Presenters often ask how to start a presentation.
I have an older post, “A good opener/introduction” in which I cover ways to start a presentation and it gets a huge amount of traffic and comments — mostly questions by people wanting to know how to start their presentation.
In this post, I want to cover a general principle. Start your presentation BIG.
The Whirlpool Galaxy. Source: Hubblesite.org
Yes, you need to start with an attention getter — a question, a story, or a surprising fact — as I mention in that older post. But as soon as you get down to your content, think of the big idea, the big conclusion, the larger context.
Don’t start with details. People’s eyes glaze over and they slump in their chairs.
Why start BIG?
When you start with the overall concept, you give people context. They need to be able to relate what you’ll say to other things that they know. They need to understand why your message is important to them and you help them do that when you give them the big picture.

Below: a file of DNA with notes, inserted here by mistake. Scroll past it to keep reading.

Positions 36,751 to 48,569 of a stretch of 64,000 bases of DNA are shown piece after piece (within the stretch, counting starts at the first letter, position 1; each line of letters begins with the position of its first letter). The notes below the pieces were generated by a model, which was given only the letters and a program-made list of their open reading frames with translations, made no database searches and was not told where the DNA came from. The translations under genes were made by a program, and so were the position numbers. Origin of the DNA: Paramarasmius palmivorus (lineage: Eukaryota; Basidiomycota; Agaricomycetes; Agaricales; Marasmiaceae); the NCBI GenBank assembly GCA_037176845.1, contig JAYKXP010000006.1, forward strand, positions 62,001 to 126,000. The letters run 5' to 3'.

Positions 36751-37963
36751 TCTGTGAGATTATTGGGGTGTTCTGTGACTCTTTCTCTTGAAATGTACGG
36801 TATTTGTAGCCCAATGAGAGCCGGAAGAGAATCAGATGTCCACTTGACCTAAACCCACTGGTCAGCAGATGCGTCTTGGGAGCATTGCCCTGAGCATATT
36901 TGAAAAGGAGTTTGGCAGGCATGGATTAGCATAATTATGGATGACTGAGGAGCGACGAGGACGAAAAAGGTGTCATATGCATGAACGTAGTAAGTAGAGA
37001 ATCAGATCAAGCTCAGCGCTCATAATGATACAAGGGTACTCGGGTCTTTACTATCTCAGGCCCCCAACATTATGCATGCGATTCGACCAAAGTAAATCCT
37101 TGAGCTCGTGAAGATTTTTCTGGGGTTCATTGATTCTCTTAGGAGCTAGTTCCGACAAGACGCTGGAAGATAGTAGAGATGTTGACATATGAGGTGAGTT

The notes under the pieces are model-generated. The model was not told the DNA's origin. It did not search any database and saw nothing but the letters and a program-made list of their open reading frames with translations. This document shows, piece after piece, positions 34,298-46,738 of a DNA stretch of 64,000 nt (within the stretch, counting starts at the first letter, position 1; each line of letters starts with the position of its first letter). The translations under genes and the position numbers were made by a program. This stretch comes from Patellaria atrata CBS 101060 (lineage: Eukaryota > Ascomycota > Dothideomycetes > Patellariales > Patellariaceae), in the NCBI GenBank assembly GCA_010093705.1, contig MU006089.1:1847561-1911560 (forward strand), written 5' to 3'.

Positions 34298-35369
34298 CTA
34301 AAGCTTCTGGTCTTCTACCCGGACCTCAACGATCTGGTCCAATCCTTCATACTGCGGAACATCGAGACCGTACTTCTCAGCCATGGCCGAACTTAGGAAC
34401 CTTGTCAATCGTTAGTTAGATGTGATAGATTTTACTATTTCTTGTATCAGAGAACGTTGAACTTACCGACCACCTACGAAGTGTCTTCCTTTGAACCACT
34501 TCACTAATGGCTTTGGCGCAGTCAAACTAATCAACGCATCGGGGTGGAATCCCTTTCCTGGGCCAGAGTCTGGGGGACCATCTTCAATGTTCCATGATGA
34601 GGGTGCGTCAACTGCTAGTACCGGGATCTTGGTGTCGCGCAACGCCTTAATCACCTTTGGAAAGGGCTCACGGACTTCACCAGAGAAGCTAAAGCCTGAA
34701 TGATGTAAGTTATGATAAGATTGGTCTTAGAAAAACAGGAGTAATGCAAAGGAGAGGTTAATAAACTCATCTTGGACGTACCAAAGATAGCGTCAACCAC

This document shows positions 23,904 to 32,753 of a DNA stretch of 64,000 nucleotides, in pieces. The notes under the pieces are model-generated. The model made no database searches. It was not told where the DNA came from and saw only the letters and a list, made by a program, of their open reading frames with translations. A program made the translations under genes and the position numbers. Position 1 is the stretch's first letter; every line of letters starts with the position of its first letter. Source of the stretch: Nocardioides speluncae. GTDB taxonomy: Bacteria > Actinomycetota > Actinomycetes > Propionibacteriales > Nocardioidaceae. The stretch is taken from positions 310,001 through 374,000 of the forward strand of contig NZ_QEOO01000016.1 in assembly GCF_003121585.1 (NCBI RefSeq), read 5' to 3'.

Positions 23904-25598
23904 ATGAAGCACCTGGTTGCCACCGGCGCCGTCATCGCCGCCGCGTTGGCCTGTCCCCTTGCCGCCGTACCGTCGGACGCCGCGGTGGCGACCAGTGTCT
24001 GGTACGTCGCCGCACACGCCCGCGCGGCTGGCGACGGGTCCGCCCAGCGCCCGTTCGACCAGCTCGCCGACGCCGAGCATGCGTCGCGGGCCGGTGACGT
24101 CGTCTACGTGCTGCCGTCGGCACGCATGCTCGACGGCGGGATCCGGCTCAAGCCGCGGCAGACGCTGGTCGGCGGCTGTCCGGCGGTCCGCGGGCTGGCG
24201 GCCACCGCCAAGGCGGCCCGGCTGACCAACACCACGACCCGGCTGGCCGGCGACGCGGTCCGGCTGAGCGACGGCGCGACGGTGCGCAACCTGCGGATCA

This is how the brain works — we need to connect new knowledge to existing knowledge.
Here are some ideas for expressing the BIG picture:
- Explain why you came to do this presentation. What was the problem? What is the audience’s need?
- Discuss the context in your industry, in current research, in the economy — whichever context is relevant.
- Start with your conclusions — an executive overview, the summary of benefits, the bottom line
How much BIG do you need?
The BIG can be short — that’s right, you only need a little BIG! Just enough to give people a handle, a foundation to move forward. That foundation will help people buy into your proposition and feel comfortable with the new material you’ll cover.
You’ll be more persuasive. People will be more likely to apply the information you give them.
How do you start BIG? Leave a comment and share your BIG ideas!